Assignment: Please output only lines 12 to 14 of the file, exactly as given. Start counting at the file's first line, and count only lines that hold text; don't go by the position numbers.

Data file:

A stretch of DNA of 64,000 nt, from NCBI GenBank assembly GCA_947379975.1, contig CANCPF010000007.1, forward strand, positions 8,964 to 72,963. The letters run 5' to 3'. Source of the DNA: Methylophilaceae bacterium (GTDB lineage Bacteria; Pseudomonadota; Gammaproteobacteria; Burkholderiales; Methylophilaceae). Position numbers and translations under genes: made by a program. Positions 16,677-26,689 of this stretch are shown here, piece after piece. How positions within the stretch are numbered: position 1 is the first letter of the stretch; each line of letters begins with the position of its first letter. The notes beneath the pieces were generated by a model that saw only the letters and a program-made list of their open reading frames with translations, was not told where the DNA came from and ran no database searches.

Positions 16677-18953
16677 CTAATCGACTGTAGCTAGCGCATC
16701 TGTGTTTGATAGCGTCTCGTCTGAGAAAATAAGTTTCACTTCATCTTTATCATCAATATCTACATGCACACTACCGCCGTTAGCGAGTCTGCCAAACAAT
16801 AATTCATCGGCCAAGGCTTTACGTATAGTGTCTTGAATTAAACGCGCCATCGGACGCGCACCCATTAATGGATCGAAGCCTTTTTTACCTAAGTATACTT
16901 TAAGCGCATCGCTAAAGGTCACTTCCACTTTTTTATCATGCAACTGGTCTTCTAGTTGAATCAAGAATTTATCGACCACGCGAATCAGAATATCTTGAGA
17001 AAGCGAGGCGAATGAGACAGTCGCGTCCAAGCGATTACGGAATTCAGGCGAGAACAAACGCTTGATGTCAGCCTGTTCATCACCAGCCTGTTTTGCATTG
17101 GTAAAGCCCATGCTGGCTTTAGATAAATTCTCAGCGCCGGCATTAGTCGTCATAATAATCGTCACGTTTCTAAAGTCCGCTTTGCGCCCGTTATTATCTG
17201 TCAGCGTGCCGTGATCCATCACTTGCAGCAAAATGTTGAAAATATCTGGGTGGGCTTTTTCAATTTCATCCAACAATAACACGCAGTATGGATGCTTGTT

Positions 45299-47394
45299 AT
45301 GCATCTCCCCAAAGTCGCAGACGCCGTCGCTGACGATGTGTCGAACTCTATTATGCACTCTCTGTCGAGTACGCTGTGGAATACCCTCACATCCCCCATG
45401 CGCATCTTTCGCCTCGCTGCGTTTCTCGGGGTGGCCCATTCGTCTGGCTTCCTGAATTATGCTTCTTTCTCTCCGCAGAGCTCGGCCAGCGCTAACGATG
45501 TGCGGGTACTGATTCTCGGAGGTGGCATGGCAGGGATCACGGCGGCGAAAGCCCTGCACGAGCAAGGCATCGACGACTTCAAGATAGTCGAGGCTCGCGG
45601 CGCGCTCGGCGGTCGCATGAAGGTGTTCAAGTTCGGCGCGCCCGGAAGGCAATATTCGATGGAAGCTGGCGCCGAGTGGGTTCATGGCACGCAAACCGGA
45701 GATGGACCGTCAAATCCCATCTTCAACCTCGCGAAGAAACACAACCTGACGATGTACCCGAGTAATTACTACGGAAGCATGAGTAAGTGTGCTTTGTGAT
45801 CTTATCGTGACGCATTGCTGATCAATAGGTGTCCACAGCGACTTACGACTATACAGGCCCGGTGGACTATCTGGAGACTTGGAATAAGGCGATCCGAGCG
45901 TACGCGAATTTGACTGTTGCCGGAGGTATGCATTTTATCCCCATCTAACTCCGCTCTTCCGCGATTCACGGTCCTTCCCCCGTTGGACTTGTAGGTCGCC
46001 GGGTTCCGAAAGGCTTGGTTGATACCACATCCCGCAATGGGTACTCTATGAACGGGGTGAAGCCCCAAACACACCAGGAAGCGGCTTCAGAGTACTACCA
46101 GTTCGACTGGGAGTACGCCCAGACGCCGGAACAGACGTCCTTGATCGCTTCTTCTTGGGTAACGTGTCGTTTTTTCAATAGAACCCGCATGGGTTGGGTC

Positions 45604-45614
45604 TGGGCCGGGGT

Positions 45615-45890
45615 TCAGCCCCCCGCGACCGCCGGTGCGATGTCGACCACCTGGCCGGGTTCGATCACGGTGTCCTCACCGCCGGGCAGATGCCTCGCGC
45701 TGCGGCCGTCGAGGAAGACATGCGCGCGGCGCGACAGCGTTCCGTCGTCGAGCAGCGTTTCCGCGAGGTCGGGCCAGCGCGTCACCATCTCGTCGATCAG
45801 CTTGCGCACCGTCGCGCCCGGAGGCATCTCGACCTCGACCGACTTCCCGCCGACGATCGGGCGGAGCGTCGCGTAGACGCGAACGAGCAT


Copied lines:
45301 GCATCTCCCCAAAGTCGCAGACGCCGTCGCTGACGATGTGTCGAACTCTATTATGCACTCTCTGTCGAGTACGCTGTGGAATACCCTCACATCCCCCATG
45401 CGCATCTTTCGCCTCGCTGCGTTTCTCGGGGTGGCCCATTCGTCTGGCTTCCTGAATTATGCTTCTTTCTCTCCGCAGAGCTCGGCCAGCGCTAACGATG
45501 TGCGGGTACTGATTCTCGGAGGTGGCATGGCAGGGATCACGGCGGCGAAAGCCCTGCACGAGCAAGGCATCGACGACTTCAAGATAGTCGAGGCTCGCGG